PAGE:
Aristotle Vs Plato

1633 words - 7 pages

Intro Sample...

This paper will argue Plato and Aristotle's beliefs on the theory of Moral Education which is how we learn to become good, moral, virtuous people. It will defend Aristotle’s theory of Habit which basically states that things are learned through habit and practice vs. Plato’s theory of recollection which states that all knowledge that has ever been known and will ever be known is already preexistent in our memory. Aristotle’s theory of habit can be supported best because he believes that what we need in order to be mentally and physically well is the proper appreciation of the goods of life such as virtue, friendship, wealth, happiness etc. Yet in order to acquire and understand those goods, it is required that we are shown how to by the... View More »

Body Sample...

He responded that each side would be four feet, yet a four foot side would yield a sixteen foot square. Socrates kept questioning him to show him his mistakes, but he failed again. He then points out to Meno that the slave is in a state of aporia (confusion). Lastly he drew it out and the slave realized and understood it but not through teachings but through the questions. This was his evidence to argue with Meno that learning is a recollection.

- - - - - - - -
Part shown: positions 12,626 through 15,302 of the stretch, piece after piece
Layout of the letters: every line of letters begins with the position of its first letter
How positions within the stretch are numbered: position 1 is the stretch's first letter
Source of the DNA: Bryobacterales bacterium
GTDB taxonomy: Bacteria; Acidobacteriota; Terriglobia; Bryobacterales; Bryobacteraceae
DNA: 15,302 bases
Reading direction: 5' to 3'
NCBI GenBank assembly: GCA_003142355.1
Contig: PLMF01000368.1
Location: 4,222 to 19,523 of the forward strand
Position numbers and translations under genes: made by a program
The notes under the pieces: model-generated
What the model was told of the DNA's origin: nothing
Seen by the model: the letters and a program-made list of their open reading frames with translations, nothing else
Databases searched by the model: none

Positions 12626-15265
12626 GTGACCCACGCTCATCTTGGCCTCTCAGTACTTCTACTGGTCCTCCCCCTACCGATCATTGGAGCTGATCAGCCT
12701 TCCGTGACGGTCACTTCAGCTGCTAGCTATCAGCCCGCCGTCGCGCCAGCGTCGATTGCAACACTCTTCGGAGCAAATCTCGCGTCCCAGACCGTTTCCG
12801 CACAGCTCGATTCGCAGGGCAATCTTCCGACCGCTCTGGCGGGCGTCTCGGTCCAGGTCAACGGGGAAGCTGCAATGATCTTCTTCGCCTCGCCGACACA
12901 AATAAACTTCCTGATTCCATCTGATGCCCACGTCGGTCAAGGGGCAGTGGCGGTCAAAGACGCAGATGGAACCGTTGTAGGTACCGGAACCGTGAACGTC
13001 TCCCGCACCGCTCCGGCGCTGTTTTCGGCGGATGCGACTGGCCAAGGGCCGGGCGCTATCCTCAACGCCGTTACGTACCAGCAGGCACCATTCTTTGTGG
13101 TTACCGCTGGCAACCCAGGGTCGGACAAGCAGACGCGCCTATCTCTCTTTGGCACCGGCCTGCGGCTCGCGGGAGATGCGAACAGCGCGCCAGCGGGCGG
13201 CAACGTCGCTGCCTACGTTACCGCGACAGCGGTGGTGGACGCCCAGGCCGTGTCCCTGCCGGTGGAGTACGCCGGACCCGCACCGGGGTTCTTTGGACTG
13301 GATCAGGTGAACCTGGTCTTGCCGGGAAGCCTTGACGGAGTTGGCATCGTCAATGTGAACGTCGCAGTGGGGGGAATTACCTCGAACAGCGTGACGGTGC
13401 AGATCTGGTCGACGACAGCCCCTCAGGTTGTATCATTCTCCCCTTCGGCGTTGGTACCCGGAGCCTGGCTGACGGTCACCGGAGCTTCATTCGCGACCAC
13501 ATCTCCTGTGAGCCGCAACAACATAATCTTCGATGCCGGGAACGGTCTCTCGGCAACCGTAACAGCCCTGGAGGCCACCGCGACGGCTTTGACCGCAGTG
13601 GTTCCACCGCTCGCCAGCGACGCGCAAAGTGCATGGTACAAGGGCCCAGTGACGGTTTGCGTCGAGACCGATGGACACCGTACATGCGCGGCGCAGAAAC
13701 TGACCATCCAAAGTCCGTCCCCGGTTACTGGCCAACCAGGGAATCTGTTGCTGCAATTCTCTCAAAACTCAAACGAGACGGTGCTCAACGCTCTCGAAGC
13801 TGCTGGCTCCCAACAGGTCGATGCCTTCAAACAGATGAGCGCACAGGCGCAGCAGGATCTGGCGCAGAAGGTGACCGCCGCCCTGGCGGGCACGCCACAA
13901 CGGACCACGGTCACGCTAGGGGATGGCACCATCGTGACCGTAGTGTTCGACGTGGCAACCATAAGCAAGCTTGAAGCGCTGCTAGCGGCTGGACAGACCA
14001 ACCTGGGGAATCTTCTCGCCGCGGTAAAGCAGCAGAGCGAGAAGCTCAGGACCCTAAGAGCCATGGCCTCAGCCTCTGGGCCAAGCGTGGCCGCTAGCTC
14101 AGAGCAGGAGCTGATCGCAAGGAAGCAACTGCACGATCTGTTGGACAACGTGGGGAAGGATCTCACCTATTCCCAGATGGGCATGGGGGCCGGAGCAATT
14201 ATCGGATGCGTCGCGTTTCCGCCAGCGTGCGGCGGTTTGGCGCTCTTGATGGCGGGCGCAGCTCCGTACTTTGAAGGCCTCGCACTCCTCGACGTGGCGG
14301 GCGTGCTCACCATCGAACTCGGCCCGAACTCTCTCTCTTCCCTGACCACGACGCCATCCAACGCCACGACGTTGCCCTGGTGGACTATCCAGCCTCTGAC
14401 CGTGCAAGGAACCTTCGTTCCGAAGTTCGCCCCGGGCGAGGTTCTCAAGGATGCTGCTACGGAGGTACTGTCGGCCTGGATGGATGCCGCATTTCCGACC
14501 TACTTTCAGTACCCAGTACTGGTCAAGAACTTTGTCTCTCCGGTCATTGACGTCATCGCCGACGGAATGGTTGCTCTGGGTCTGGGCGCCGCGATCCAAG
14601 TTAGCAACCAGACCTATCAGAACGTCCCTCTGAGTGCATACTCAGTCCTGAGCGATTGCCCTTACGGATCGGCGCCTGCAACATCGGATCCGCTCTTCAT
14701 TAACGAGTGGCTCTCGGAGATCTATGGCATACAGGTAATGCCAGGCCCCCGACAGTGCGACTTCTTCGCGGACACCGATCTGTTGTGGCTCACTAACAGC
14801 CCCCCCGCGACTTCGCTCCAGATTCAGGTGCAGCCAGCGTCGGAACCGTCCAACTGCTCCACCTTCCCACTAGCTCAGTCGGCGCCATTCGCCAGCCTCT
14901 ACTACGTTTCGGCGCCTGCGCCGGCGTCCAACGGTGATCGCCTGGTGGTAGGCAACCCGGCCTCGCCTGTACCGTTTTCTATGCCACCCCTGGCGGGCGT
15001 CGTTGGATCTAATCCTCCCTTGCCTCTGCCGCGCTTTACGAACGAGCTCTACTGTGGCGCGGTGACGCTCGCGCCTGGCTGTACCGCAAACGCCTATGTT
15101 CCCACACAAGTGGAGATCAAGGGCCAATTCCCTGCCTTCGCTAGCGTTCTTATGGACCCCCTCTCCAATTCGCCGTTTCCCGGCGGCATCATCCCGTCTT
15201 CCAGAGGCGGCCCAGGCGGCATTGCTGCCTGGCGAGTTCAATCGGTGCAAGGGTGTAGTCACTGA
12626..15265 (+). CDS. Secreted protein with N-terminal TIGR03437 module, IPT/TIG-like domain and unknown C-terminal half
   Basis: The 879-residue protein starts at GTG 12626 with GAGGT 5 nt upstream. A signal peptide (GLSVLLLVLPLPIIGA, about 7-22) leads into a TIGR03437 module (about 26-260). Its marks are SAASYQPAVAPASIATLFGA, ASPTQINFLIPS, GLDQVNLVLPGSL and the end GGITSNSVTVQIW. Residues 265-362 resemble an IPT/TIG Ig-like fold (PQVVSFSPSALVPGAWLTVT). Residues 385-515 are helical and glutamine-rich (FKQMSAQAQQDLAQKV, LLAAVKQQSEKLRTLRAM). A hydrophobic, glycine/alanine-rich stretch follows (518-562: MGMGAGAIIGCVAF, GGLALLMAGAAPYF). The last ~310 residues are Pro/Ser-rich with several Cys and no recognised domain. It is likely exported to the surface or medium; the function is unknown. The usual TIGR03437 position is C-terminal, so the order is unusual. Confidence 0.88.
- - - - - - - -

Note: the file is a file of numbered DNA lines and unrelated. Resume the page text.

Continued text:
Aristotle's theory of habit explained in Nicomachean Ethics argues many different aspects of Moral Education. He believes that we learn moral virtue through habit and practice opposed to Plato's argument for recollection in which things are remembered from a past life or reasoned out. In order for one to know something, one must be taught and one must practice to become experienced at it. Every individual is born with the potential to be good at reasoning, but that potential has to be nourished. In other words, the perfect person cannot become perfect without being in the right environment. Aristotle became interested with the education of the young because practice was the key to becoming virtuous as opposed to studying. He believes that it is easier to mold a child, rather than a nasty adult. He was right because an adult is already filled with ideas and can think for him or herself as opposed to a child that is still learning and trying to figure out life itself.
Aristotle also speaks about how happiness is the highest good and the end at which everything we do aims for. For example we buy a coat to wear it when its cold ...

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